Adam Zagoria covers basketball at all levels. He is the author of two books and an award-winning journalist whose articles have appeared in ESPN The Magazine, SLAM, Sheridan Hoops, Sports Illustrated, Basketball Times and in newspapers nationwide.
NEW YORK — Maybe ESPN should set up a director’s chair in Hilton Head for Jim Calhoun to announce “The Decision” during his summer vacation.
The UConn coach said Wednesday he would likely decide whether or not to return next season while on vacation with his family there in June.
“I think when I’m sitting there, maybe with my two sons or something and we just start talking about some things,” Calhoun said at the New York Athletic Club where he is receiving the Winged Foot Award, given each year to the coach of the national champion men’s and women’s basketball teams. “One of them (James) I know would like me to give it up. One of them (Jeff) would like me to stay.
“An epiphany or an awakening or a realization of where I stand, something like that to some degree has to happen to me to make it clear.”
Calhoun, 69, has won three NCAA championships, capturing his third last month when the Huskies beat Butler in the title game in Houston.
Before he decides his next step, he is still enjoying the afterglow of winning another title.
On Monday he and his team met President Obama at the White House, and Calhoun and Obama spoke for 15-20 minutes in the Blue Room.
He said the two men talked about the killing of Osama Bin Laden and how that improved the President’s approval rating to 56 percent from 38 percent.
“I said, ‘Was it the toughest decision you ever made?'” Calhoun recalled.
“And he said, ‘Not even close because it isn’t like you make a decision like we’re going to drop bombs on someplace. It’s like, we’re going to watch it. And something could happen.'”
Calhoun said Obama told him to “keep doing what you believe in, keep changing, keep growing, take responsibility and things eventually work their way out.”
On a lighthearted note, Calhoun said he kidded Obama about being late to the meeting, saying, “You’re lucky you’re late because Kemba wanted a piece of you so bad.'”
“And he got up on stage and said, ‘I’ll play Kemba [Walker] right now, with shoes, tie,” Calhoun recalled.
As for his own future, Calhoun could opt to go out on top, as one of only five coaches in history with three or more rings.
That way he would avoid the three-game suspension the NCAA handed down for failure to promote an atmosphere of compliance. Calhoun is set to miss the first three games of the Big East season.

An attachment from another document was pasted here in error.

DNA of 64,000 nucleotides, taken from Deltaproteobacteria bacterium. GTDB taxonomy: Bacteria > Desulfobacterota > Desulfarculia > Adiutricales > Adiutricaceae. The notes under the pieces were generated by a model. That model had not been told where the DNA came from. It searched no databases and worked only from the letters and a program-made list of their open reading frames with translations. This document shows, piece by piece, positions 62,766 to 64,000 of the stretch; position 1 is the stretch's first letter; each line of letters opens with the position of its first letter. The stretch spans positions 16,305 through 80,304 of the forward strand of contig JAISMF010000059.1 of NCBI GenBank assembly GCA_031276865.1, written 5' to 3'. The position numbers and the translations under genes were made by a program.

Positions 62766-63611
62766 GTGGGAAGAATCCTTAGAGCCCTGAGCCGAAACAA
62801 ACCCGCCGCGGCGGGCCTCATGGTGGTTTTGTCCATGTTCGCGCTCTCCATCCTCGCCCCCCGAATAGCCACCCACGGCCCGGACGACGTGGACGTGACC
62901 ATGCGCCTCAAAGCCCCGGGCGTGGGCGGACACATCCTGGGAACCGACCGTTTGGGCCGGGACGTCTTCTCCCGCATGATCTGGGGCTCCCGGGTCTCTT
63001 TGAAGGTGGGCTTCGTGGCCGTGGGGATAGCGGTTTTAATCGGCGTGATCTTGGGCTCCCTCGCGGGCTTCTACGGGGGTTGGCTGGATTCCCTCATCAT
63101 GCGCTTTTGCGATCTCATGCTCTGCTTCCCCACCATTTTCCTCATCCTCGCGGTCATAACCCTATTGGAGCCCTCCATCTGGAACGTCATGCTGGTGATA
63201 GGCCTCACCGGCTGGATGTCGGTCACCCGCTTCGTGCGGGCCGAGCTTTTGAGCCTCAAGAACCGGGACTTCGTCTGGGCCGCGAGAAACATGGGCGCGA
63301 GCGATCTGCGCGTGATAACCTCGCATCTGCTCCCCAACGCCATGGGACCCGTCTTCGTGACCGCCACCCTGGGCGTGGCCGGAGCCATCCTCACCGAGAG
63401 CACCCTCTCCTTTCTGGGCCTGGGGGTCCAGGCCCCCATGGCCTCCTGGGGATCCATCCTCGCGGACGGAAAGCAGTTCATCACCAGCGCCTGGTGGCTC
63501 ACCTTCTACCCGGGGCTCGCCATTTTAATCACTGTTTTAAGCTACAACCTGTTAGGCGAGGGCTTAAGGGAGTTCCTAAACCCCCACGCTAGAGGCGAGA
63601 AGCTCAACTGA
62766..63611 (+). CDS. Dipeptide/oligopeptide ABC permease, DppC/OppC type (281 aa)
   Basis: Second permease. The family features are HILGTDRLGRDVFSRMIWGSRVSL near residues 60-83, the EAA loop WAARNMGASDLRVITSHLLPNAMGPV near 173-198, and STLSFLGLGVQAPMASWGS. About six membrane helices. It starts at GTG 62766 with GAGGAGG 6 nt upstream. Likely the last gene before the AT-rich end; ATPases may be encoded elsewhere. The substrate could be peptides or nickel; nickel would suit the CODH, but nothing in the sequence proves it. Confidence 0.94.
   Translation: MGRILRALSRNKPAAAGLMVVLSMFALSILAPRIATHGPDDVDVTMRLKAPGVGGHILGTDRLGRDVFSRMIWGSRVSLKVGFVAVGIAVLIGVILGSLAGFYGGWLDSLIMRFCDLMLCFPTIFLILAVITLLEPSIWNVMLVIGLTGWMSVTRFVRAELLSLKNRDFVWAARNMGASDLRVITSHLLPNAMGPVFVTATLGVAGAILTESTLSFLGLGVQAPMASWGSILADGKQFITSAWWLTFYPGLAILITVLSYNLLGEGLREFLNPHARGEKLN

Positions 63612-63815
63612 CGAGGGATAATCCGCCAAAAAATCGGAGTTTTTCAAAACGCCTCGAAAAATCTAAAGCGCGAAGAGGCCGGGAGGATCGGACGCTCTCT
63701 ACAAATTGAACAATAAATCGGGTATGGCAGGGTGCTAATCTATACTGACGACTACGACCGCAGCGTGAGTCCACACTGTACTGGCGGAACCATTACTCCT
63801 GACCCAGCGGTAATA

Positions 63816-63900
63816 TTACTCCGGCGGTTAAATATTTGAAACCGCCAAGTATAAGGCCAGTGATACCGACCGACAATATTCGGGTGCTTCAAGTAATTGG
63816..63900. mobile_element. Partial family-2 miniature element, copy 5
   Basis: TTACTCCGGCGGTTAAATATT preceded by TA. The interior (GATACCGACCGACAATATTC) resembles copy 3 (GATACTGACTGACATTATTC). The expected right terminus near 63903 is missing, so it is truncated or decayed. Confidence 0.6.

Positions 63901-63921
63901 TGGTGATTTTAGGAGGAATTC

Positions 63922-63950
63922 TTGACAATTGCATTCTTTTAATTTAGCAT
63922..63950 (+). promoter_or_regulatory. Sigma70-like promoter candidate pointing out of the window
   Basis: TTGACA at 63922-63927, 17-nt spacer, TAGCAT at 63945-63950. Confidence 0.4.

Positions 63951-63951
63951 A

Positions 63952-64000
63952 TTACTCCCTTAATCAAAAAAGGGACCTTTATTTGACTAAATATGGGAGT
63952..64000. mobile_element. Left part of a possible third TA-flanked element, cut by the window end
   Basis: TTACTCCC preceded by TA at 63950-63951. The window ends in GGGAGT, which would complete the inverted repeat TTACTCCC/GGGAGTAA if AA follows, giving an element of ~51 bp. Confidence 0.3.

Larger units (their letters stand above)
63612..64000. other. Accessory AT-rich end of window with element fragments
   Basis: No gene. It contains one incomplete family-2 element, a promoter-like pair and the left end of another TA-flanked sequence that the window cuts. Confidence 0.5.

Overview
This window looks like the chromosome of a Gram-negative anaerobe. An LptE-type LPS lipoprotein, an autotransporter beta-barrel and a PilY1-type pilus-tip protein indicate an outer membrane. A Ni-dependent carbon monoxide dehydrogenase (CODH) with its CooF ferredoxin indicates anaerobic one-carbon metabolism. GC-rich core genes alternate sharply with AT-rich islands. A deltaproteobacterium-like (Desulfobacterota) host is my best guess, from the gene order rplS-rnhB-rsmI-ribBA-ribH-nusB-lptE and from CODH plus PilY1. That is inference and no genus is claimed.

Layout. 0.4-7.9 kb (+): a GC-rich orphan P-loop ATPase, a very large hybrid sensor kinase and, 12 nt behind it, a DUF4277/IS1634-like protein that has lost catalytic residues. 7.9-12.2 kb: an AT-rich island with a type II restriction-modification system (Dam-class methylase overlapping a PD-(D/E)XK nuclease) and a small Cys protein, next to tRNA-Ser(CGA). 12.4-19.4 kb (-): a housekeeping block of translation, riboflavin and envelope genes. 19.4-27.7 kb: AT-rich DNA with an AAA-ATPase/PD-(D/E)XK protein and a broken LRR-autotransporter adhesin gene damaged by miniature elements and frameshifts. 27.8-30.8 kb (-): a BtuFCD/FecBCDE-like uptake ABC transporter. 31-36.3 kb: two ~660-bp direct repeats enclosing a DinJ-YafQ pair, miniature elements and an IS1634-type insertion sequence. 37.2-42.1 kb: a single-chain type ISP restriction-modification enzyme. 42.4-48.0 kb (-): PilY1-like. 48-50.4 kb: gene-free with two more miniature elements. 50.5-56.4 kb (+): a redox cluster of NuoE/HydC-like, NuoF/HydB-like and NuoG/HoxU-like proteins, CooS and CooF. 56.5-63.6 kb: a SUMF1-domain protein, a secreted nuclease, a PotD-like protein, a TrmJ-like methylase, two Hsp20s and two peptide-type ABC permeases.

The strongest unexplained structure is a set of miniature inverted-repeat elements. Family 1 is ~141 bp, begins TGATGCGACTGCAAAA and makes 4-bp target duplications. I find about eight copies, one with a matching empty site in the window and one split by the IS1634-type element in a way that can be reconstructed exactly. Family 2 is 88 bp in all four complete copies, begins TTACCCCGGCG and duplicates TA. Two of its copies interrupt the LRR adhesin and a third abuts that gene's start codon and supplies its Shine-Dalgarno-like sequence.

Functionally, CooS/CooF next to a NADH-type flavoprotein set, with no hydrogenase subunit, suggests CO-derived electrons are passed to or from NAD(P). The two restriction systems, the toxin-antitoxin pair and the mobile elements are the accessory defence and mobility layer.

He could fill his time with biking, golf and charitable concerns.
He said he had been offered a position as an ambassador for the university.
He said “at least one major network has talked to us about doing analysis twice a week on college basketball.”
Still, although he has yet to formally decide whether he’s coming back, he sounded an awful lot like a man who plans to be on the sidelines next season.
“I’m trying to do everything humanly possible right now to prepare ourselves like I’m going to coach next year,” he said. “And if i’m not, you know what I want. I want one of our family.”
Calhoun pointed out that new UConn President Susan Herbst, who takes over June 1, wants him to return. He has three years remaining on his contract.
“She wants me to stay for a couple years,” he said. “She’s already said that to me in a whole bunch of different ways, contractually and otherwise.”
Whether he returns for a 40th season or not, he wants UConn to be considered among the basketball elite in this country whenever he does step down.
“Are we one of the programs?” he asked. “Are we going to crack the [North] Carolina, the Kentucky, etc., where when you say basketball in America, that this continues and we do another 20 years? That’s very important to me.”
UConn will play in the “Battle 4 Atlantis” Nov. 23-27 in the Bahamas, joining Harvard, Florida State, College of Charleston, Central Florida, UMass, Utah and UNC-Asheville. “We get $150,000, everything free, rooms and etc. down there and we’ll make money on the tournament,” Calhoun said…Calhoun said the team will have nine scholarship players including freshman guard Ryan Boatright and that the program planned to add a 10th. “We’re operating right now on 10 scholarships,” he said.
Adam Zagoria is a Basketball Insider who covers basketball at all levels. A contributor to The New York Times and SportsNet New York (SNY), he is also the author of two books and is an award-winning journalist and filmmaker. His articles have appeared in ESPN The Magazine, SLAM, Sheridan Hoops, Basketball Times and in newspapers nationwide. He also won an Emmy award for his work on the SNY mini-documentary on Syracuse guard Tyus Battle.
A veteran Ultimate Frisbee player, he has competed in numerous National and World Championships and, perhaps more importantly, his teams won the Westchester Summer League (WSL) championships in 2011 and 2013.
He lives in Manhattan with his wife and children.